Giddy with anticipation of a return fork-lifting at the Old Europe, our two young table-hoppers led the charge down the Rathskeller steps as the piano player struck up the chorus of that beloved German ballad, "O Danny Boy." All around us -- as before, and even going back to the medieval days of my childhood visits to this venerable feasthaus of Wisconsin -- there were the familiar family scenes: a grandma here, an uncle there and then a tiny kid trying to look smooth in a catsup-covered booster chair. Where else could these folks find such reliable cooking in hearty helpings, all topped with schmaltz? whether you're in a dine-with-stein or meat-and-potatoes mood, Old Europe is there with the goods, elegantly served in high-kitsch decor. We were swiftly mellowed with the traditional basket of dark breads, crackers and rolls, the perfect complement to our mugs of light Oktoberfest beer and colas. While the piano player drifted into the Bavarian version of "Carry Me Back to Old Virginny," the four of us got to the difficult task of confining our selections to one entree per person. The soup de jour, mushroom, $1.25, drew two takers. Our 10-year-old daughter and I each found it light but not watery, well mushroomed but not gooey and certainly not soup from a can. Our 12-year-old son requested goulash soup, $1.85, which was a rich blend. Like the piano player here, the chef doesn't seem to change his charts much over the years -- the basic fare is the same. It's just too bad to same can't be said to the prices, for they're up substantially from the tags of two years ago. Unless your idea of a good time is chopped steak for $5.85, your're looking at entrees from $6.65 and up. That's why 2 took only a nostalgic look at the listing of schnitzel cordon rouge, which was a marvelous pan-broiled steak stuffed with ham and cheese that I had enjoyed last time for $7.95. It was $10.25 this time, and that's out of our family ball park. There are two specials for children: a hot dog with french fries and a vegetable for $3.45, which was $2.50 last time, and a hamburger similarly garnished for $3.10, previously $2.25. But our kids like to seize on the meat that no one we know eats at home anymore: veal. They asked for wiener schnitzel without the optional anchovies, $7.75, and relished the response -- mounds of soft veal with lemon and crisp home fries. My wife tried the paprika schnitzel, $8.65, which is a center cut of veal cooked in butter with a paprika sauce. The sauce, unfortunately, is more like a tomato soup, and for some reason this veal wasn't nearly as good as that the kids had. I tried one of the specials, roast stuffed duckling with apple liver dressing lingonberries and baked egg noodle barley, along with some light french fries, $8.25. This gently braised bird was soft and wasn't stuffed with your basic bread-and-butter filling. Desserts, thanks to the not-so-sweet prices of sugar these days, are not always in our Family Out repertoire anymore. For the curious, however, we noted a tantalizing list of Germanic goodies, including apple strudel, $2.10, cheese cake with blueberries or fresh strawberries, $2.55, and blueberry shortcake with whipped cream, $2.80. Our self-appointed young delegate to the desserts tried the special, a chocolate cake with cherries, $2.10. After taste-bites, the volunteer help she got was overwhelming. The reckoning for our lavish banquet came to $4.85, more than we're accustomed to on these forays, but respectable for the family with a visiting relative in need of proper stoking. Places may come and go, but when it comes to food plus atmosphere, our kids remain staunch Old Europeans.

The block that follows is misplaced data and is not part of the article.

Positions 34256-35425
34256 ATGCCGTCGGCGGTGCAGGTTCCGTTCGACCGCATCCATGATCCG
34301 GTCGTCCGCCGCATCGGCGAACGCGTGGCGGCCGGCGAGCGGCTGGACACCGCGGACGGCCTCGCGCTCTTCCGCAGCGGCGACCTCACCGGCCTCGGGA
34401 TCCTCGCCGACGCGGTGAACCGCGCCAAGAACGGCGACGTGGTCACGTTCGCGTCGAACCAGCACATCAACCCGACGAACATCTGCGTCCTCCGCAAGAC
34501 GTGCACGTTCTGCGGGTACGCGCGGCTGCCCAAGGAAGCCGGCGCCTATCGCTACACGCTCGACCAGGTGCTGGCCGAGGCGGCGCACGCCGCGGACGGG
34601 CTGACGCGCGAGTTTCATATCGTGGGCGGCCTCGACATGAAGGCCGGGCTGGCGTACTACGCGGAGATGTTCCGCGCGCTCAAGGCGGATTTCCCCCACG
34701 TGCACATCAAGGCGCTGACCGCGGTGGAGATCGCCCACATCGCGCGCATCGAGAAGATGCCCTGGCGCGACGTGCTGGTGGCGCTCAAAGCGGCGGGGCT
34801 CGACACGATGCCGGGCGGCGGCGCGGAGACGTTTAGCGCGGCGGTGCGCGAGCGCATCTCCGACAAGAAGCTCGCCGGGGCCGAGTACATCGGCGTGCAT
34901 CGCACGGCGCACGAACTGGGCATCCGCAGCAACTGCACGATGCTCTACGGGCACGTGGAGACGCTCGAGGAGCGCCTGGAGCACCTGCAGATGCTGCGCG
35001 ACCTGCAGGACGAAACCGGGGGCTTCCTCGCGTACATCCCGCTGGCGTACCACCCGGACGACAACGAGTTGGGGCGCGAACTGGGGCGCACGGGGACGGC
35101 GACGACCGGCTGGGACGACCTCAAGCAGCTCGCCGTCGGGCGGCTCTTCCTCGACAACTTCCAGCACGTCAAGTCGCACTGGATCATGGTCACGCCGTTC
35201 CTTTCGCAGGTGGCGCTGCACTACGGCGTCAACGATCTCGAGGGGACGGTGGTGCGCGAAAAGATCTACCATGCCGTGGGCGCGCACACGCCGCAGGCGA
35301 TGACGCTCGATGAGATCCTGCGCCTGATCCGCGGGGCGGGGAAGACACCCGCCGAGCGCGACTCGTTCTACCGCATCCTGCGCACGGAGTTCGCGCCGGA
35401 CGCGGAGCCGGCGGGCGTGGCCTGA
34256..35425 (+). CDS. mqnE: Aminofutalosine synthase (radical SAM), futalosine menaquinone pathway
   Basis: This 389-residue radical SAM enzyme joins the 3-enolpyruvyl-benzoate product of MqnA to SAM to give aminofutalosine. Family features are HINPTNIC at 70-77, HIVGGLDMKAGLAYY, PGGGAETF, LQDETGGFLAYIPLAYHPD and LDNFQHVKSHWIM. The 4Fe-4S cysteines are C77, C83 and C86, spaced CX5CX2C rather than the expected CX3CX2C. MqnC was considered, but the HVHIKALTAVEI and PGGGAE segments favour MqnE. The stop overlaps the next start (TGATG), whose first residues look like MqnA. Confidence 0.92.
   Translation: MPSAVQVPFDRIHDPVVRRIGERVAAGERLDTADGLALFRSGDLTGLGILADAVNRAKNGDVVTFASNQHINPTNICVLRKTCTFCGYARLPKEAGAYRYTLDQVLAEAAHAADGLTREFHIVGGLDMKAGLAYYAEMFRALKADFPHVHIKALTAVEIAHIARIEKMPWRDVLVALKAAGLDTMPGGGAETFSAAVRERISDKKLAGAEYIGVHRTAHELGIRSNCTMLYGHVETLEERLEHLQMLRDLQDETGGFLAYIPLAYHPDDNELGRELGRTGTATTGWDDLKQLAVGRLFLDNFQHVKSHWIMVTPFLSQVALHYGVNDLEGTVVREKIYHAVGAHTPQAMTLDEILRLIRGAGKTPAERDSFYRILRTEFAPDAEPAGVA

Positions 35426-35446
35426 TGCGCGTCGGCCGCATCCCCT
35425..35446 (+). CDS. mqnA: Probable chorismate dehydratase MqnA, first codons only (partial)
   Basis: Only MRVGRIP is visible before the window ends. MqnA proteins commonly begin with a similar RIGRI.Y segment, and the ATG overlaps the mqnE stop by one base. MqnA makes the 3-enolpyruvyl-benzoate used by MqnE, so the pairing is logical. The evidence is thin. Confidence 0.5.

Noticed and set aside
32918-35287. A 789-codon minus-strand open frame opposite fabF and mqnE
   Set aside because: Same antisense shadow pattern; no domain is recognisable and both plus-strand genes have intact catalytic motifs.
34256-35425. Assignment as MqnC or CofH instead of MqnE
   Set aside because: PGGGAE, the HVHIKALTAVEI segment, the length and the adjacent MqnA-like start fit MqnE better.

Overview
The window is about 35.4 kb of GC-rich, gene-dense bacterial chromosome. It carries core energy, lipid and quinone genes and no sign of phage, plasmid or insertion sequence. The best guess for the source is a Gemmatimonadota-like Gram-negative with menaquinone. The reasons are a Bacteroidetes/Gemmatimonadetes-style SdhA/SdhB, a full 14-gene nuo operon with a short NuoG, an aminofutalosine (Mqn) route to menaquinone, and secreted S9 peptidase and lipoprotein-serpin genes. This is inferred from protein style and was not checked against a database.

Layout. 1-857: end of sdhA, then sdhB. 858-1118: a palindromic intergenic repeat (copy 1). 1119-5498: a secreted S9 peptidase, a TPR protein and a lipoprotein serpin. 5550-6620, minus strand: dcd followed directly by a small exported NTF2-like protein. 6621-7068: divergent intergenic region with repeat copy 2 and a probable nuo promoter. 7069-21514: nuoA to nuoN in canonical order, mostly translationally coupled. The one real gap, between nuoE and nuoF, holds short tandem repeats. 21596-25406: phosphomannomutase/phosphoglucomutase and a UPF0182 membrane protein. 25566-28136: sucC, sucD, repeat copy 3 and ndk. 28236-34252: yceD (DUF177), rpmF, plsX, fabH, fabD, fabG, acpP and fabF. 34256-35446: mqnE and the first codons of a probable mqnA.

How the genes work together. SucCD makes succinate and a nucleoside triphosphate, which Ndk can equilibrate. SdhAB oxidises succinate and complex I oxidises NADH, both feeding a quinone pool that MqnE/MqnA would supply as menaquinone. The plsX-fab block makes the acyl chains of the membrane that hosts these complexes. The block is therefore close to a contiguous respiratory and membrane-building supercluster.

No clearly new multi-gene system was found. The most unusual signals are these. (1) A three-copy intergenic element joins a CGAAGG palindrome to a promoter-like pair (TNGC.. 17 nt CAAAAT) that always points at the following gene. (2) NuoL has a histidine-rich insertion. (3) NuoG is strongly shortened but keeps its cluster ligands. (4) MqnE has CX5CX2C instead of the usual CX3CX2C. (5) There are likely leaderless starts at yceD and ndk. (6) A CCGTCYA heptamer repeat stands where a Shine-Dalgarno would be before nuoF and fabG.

Hours: Mondays through Thursday, 11:30 a.m. to 4 p.m. and 5 to 11 p.m.; Fridays and Saturdays, 11:30 a.m. to 4 p.m. and 5 p.m. to midnight; Sundays, 1 to 11 p.m.
Atmosphere: Hefty helpings of German specialties in a setting that fairly drips with old-world sights and sounds.
Price Range: Most entrees in the $6.65 to $8.65 bracket with a simple menu for children for $3.10 and $3.45. Credit Cards: American Express, Carte Blanche, Diners Club, Master Charge, Visa. Reservations: Not necessary.
Special Facilities: Main dining room accessible by wheelchair, but Rathskeller has steep steps. Booster chairs available. Free parking on a lot.